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Sri Lankan stocks weakened by rising interest rates, political uncertainty

Economy Next – 04.07.2018

By First Capital Research

ECONOMYNEXT – Expectations of higher interest rates and uncertainty in the run-up to crucial polls have brought down Sri Lanka’s stock market in recent weeks to an almost 15-month low, despite improved earnings and macro-economic stability, brokers and analysts said.

Foreign funds have been selling stocks with a heavy weighting on the benchmark index with higher interest rates expected in the United States after a rate hike by the Federal Reserve, as well as locally.

Investors are nervous about forthcoming elections, especially presidential polls, which could lead to a change of political leadership and hence, government policy, explained Atchuthan Srirangan, assistant manager of research at First Capital Holdings’ stock brokerage.

Furthermore, investors are already disappointed with the slow progress of promised governmental reforms aimed at improving the investment climate and speeding up growth, he noted.

The All Share Price Index of the Colombo stock exchange has slumped to a near 15-month low and is hovering just above the 6,000 point level. The ASPI is down 3.4% this year.

“The Colombo bourse extended its losing streak for the fifth consecutive week, burdened by continued foreign selling pressure while local players stayed on the sidelines,” Bartleet Religare Stockbrokers said in a note to clients last week.

The slump has wiped about Rs5.6 billion in terms of shareholder value, the brokerage noted.

Foreign selling in stocks with a heavy weighting on the index, like John Keells Holdings and Commercial Bank, has helped drag down the benchmark index. JKH has fallen 7% this year.

The CSE’s fall is partly attributed to foreign funds cutting their stakes in emerging and frontier markets.

Sri Lanka is not the only market to fall, with other emerging and frontier markets having also fallen, Srirangan of First Capital Equities noted.

Foreign funds are pulling out of emerging and frontier market following the US Federal Reserve interest rate hike, he told

“It is not only in Sri Lanka that stocks are falling,” said Srirangan. “Most emerging and frontier markets crashed last week. With the Fed rate hike, most funds flow toward the US.”

Analysts expect further weakening in emerging and frontier markets where volatility remains high.

“When foreign funds give a sell call, they cut positions in each market.” Srirangan explained.

“We’ve seen a lot of selling in Commercial Bank and John Keells Holdings in the last month because foreign funds are cutting their portfolios. All emerging market funds are cutting portfolios of blue chip stocks.”

However, Srirangan noted that there is no huge selling by foreign funds and turnover levels have been low.

The year-to-date daily foreign net outflow was less than Rs1.3 billion up to end-June.

Sri Lankan stocks are now comparatively cheap with a price-to-earnings ratio of below 10.5 times. But PE ratios are also low in other south and south east Asian markets.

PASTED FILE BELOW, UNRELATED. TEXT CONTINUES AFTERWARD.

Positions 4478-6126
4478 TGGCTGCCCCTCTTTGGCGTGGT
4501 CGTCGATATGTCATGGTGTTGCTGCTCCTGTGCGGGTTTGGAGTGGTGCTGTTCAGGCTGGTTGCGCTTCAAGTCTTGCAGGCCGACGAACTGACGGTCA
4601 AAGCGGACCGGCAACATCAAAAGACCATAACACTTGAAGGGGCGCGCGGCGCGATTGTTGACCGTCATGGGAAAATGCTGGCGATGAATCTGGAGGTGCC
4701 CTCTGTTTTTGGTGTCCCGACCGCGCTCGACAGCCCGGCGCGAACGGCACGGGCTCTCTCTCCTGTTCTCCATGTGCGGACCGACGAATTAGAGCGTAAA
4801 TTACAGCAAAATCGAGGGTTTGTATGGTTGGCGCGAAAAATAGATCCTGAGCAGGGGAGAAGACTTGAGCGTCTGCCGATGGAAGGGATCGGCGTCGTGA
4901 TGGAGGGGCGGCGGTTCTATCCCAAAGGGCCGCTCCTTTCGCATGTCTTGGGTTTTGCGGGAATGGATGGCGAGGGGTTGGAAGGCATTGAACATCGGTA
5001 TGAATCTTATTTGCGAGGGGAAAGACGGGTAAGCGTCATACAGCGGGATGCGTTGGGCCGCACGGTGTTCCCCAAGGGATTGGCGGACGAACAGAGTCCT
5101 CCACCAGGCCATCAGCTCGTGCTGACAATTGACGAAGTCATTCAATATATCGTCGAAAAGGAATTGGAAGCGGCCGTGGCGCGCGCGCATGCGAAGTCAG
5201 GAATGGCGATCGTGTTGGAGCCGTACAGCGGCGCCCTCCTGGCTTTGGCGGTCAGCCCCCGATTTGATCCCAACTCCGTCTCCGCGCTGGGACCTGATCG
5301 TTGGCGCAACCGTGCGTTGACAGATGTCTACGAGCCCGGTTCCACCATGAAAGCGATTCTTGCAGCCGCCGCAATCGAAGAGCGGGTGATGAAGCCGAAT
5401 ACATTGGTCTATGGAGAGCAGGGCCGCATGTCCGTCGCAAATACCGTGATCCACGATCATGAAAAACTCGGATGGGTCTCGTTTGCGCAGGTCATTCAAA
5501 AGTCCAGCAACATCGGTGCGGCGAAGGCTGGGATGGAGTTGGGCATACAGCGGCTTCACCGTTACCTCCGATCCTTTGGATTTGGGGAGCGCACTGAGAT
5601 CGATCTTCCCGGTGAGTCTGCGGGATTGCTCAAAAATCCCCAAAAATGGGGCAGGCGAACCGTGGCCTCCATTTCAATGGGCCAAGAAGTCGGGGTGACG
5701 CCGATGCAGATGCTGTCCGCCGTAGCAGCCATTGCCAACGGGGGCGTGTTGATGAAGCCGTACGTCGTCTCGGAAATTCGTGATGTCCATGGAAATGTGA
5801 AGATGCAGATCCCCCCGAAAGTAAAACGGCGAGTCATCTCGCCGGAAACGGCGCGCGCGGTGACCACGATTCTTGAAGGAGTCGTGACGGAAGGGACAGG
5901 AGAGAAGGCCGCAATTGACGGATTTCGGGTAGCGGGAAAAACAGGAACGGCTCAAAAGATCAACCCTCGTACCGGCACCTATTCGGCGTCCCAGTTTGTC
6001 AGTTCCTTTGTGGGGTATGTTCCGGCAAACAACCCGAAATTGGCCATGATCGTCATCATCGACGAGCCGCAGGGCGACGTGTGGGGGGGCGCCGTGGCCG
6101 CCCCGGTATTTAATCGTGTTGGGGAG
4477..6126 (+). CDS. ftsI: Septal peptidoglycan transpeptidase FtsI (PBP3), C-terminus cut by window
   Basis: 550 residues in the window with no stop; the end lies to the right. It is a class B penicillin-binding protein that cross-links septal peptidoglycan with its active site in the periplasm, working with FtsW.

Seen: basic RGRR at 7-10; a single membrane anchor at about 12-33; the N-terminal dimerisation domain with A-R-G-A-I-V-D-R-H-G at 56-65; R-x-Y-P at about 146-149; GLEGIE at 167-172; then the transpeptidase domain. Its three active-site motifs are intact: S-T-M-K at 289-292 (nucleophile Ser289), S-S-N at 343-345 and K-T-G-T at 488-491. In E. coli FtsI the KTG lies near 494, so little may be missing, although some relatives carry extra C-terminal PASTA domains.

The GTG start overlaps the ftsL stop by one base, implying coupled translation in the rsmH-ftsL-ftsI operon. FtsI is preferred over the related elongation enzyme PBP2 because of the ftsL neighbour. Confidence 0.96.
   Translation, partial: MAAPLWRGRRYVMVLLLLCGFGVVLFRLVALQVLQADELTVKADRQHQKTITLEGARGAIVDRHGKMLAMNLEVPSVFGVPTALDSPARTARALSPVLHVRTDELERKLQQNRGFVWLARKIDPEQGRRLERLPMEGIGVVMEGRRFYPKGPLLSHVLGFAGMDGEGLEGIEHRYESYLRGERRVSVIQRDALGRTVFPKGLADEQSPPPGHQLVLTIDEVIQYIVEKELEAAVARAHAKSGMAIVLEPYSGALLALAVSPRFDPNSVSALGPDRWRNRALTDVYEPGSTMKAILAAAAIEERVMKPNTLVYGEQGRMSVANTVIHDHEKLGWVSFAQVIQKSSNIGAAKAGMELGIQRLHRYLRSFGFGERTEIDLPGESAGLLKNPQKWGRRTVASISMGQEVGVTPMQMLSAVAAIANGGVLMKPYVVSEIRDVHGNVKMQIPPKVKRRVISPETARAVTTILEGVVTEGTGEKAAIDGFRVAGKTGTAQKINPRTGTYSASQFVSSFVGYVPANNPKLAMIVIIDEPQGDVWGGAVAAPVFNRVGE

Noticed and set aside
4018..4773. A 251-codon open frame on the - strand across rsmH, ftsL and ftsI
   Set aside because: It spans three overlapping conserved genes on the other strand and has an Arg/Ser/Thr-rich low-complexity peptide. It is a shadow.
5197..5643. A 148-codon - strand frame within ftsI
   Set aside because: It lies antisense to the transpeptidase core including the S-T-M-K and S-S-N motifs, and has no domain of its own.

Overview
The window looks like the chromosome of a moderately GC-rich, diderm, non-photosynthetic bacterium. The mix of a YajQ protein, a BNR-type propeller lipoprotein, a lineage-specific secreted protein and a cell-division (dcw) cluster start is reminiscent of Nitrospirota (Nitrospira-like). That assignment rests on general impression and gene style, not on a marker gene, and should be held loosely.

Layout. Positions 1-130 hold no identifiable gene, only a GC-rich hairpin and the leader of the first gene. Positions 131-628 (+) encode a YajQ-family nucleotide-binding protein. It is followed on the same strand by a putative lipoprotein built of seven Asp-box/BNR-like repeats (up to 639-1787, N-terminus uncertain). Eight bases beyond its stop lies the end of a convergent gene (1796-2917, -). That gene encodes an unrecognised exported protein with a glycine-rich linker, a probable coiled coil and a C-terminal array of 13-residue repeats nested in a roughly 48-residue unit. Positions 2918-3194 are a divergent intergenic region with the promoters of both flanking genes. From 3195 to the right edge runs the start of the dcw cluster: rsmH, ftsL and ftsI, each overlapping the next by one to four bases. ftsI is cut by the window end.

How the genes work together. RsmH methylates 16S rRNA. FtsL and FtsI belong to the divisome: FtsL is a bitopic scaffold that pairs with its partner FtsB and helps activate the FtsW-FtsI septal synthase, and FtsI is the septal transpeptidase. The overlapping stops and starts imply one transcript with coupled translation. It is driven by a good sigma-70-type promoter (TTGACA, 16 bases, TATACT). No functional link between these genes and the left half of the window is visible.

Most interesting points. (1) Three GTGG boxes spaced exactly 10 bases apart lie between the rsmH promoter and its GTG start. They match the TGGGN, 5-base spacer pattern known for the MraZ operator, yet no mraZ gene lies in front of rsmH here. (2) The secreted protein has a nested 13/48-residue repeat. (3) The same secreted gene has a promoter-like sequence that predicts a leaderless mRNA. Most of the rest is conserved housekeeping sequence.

The market is not reflecting improved company earnings and a more stable macro-economic situation, largely because of the political uncertainty, with presidential and parliamentary key elections in 15-18 months.

There is uncertainty about the presidential candidates of the key parties in the fray.

“We don’t know who is coming as potential presidential candidates,” said Srirangan.

Foreign investors are wary of policy changes if a new president comes, he said.

Stocks that have weakened are being picked up by locals and foreign funds but the main local funds like the Employees’ Provident Fund and Employees’ Trust Fund are not active yet.

Commercial Bank and John Keells Holdings both have a big float on the CSE and a heavy weighting in the main index. So any weakness in these two stocks can bring down the index.

Domestic government bond repayments that are coming up are also adding to the uncertainty with expectations that interest rates might rise.

“This month and in the next two months, there is an increase in maturity of local bonds,” Srirangan said.

“People feel bond market rates will go up, which will affect the stock market.”

The low turnover levels are also a deterrent to trading by fund managers.

“Big local and foreign players need big volumes,” Srirangan said.

Daily average turnover levels were below Rs600 million in the past month.

“With the market coming down, we are also seeing turnover drop,” Srirangan said. “Local investors are aware of the foreign sell-off and are on the sidelines. Normally retailers are active when the market starts to move. If local funds like the EPF and ETF get activated, then retailers will start to buy.”

The steady depreciation of the rupee against the US dollar is also adding to uncertainty along with delays in payments by China for the lease of the southern Hambantota port and a new syndicated $1 billion loan.

Srirangan said investors had also noted the drop in foreign exchange reserves because of selling by foreign

funds and government loan repayments and fear further depreciation of the rupee.
(COLOMBO, July 05, 2018)